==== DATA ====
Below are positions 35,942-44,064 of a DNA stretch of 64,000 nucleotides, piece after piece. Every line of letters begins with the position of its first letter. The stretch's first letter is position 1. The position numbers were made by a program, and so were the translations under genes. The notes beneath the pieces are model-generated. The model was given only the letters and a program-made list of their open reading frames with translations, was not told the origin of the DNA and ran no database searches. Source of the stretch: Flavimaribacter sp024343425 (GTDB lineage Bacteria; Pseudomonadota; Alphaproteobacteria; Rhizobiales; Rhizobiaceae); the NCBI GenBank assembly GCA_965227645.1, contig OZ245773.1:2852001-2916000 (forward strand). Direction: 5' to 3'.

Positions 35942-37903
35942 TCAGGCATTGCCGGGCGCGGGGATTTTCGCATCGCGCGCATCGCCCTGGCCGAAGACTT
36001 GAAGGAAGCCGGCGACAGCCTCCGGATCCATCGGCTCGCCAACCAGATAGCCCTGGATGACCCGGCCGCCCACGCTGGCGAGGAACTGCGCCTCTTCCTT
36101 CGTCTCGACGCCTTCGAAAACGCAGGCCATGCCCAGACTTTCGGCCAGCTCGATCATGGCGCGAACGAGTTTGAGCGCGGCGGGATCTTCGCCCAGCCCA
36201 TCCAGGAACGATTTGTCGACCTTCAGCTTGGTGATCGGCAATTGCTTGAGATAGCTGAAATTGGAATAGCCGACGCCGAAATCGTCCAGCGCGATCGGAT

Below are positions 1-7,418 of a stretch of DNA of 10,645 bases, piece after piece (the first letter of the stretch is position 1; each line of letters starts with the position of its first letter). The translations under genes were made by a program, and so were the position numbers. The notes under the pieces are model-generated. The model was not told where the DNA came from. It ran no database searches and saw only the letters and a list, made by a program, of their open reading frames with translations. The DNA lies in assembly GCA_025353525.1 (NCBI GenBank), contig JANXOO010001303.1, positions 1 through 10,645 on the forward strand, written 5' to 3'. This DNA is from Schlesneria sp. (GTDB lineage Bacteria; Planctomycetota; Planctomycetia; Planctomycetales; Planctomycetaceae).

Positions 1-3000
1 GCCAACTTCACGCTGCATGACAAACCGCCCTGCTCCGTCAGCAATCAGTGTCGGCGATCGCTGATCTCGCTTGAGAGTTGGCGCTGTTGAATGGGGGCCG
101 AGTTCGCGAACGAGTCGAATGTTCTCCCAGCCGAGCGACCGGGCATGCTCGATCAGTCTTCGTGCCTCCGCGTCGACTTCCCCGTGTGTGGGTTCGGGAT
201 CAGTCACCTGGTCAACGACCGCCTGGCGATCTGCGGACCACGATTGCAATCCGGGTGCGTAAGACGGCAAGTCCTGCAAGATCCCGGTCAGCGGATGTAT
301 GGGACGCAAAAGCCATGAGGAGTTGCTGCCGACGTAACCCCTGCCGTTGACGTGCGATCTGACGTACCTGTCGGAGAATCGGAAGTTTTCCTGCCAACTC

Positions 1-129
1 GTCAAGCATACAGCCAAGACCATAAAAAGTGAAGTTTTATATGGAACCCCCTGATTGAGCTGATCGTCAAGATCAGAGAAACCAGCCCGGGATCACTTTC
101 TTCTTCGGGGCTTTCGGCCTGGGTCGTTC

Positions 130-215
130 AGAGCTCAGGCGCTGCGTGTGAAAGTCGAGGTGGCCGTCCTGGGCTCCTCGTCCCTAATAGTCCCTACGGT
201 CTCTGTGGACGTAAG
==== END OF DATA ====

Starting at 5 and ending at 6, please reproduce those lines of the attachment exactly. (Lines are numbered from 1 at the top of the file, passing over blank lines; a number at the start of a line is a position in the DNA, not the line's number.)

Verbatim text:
36101 CGTCTCGACGCCTTCGAAAACGCAGGCCATGCCCAGACTTTCGGCCAGCTCGATCATGGCGCGAACGAGTTTGAGCGCGGCGGGATCTTCGCCCAGCCCA
36201 TCCAGGAACGATTTGTCGACCTTCAGCTTGGTGATCGGCAATTGCTTGAGATAGCTGAAATTGGAATAGCCGACGCCGAAATCGTCCAGCGCGATCGGAT